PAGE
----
WA’s Dunsborough Primary To Fuel Its School With Solar Energy

Solar powered schools

Image: Dunsborough Primary School

Dunsborough Primary School in Western Australia has set a goal of running on 100% renewables, and solar power will make a significant contribution.

Dunsborough is a coastal town situated 254 kilometres south of Perth on the shores of Geographe Bay.

The primary school’s P&C recently kicked off an initiative called “Fuel Our School” to fund an expanded solar installation. The first stage involves upgrading the current 8kw array to a 27kw system by adding another 80 solar panels to the school’s assembly area rooftop.

“This stage which is fully supported  by the School Board, P&C and the staff, based on current electricity charges, would save the school approx. $5000 in power costs annually as well as demonstrating the strong commitment our school community has to operating as sustainably as we possibly can,” states a school news item.

The school may be in for a pleasant surprise, as adding another 19kW could provide better returns than a $5,000 annual reduction in electricity costs, but it depends on a number of factors.

The nice folks at the local branch of Bendigo Bank became aware of the project and kicked in $20,000 earlier this month to get the ball rolling. Other fundraising efforts include Christian Fletcher, an award winning landscape photographer, donating the proceeds of the sale of 100 limited edition prints.

“This is the brainchild of Dunsborough Local Michael Baldock, a member of NREG (The Naturaliste Renewable Energy Group),” says Mr. Fletcher. “It has been our aim to encourage the uptake of renewable energy in the South West and we hope to roll this concept out to other towns and school (sic) along the way.”

If the funding target is exceeded, then phase two will consist of further expanding solar capacity or adding a battery system.

NREG has also been active in the local community promoting PV through initiatives such as a bulk buy program.

Solar is very popular in the area, with approximately 855 grid connected solar power systems in postcode 6281 among a population of just over 7,200. Capacity per capita works out to around 440 watts, which is well above the Australian average of approximately 280 watts.

Dunsborough Primary School’s original solar installation was supported by a National Solar Schools Program grant, making it one of nearly 5,000 schools across Australia to install solar panels under the NSSP.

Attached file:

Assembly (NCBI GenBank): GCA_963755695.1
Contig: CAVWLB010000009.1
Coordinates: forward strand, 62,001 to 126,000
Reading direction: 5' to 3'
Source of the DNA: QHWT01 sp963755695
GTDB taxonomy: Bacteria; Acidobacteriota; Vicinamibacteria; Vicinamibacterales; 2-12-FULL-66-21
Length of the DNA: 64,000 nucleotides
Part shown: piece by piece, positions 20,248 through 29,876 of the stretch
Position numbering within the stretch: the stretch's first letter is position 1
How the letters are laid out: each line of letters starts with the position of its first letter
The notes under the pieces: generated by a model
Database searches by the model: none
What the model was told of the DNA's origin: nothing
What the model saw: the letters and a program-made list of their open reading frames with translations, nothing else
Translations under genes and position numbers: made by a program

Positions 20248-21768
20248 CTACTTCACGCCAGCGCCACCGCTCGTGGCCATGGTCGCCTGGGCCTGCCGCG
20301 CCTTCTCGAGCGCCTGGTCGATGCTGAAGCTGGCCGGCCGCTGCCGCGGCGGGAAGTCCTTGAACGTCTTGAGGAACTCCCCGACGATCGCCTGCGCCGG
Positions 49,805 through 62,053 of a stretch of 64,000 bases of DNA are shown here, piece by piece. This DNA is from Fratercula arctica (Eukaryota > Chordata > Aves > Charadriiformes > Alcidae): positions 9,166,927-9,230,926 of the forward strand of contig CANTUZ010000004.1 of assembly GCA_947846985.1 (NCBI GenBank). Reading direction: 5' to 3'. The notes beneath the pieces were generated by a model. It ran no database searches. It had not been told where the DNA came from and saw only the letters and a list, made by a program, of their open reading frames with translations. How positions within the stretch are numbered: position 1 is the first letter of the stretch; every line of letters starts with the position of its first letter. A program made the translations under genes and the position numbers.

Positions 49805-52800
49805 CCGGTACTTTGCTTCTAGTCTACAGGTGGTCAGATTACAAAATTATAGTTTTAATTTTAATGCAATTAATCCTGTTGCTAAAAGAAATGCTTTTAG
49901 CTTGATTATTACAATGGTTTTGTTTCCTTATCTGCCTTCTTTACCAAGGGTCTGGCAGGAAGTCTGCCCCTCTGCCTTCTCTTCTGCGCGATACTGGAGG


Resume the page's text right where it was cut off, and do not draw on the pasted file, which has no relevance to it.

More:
While the NSSP program ended in 2013, schools can still take advantage of Australia’s major solar subsidy, which knocks thousands off the up-front cost of acquiring a commercial solar power system. With the cost of solar panels and other components reducing significantly in recent years, schools can install far more capacity for the same money. And if they can get creative like Dunsborough’s supporters, buying a system may not impact the school budget at all.

About Michael Bloch

Michael caught the solar power bug after purchasing components to cobble together a small off-grid PV system in 2008. He's been reporting on Australian and international solar energy news ever since.


  1. I think the question needs to be asked – why is this (and, installation of adequate rooftop photovoltaic systems, with battery storage to provide for backup power supply, on all state government public schools), not being wholly funded by the state government?

    It is about time that the state government started using the state’s funds for public use, rather than using the state’s funds to line the pockets of the members of the state parliament.

    And, investing state funding into providing as much usage of solar energy as possible, for state public schools, would save money in the running costs of the schools, so, it is in the interest of the state government, to invest heavily in providing rooftop photovoltaic systems on all of the appropriately oriented roof faces of all of the buildings of all of the state public schools, with battery storage to proovide for backup power.

    And, it could provide for an interesting activity, for the school children to monitor and analyse the photovoltaic electricity generation and the electricity usage, at their particular schools, as part of their STEM education, and, it could also inspire more students, to be interested in STEM education.

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